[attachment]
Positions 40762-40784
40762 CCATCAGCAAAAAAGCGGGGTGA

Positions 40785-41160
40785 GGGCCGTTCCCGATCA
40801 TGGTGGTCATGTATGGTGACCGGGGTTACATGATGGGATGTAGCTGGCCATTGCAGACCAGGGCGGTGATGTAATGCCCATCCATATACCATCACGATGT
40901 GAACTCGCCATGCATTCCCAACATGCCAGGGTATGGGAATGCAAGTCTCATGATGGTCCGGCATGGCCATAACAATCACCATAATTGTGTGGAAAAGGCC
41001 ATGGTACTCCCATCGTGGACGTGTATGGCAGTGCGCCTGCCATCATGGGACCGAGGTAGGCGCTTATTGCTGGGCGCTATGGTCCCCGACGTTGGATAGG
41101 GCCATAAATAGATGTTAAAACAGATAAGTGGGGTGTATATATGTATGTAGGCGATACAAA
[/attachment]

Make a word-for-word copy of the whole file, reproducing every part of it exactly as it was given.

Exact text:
Positions 40762-40784
40762 CCATCAGCAAAAAAGCGGGGTGA

Positions 40785-41160
40785 GGGCCGTTCCCGATCA
40801 TGGTGGTCATGTATGGTGACCGGGGTTACATGATGGGATGTAGCTGGCCATTGCAGACCAGGGCGGTGATGTAATGCCCATCCATATACCATCACGATGT
40901 GAACTCGCCATGCATTCCCAACATGCCAGGGTATGGGAATGCAAGTCTCATGATGGTCCGGCATGGCCATAACAATCACCATAATTGTGTGGAAAAGGCC
41001 ATGGTACTCCCATCGTGGACGTGTATGGCAGTGCGCCTGCCATCATGGGACCGAGGTAGGCGCTTATTGCTGGGCGCTATGGTCCCCGACGTTGGATAGG
41101 GCCATAAATAGATGTTAAAACAGATAAGTGGGGTGTATATATGTATGTAGGCGATACAAA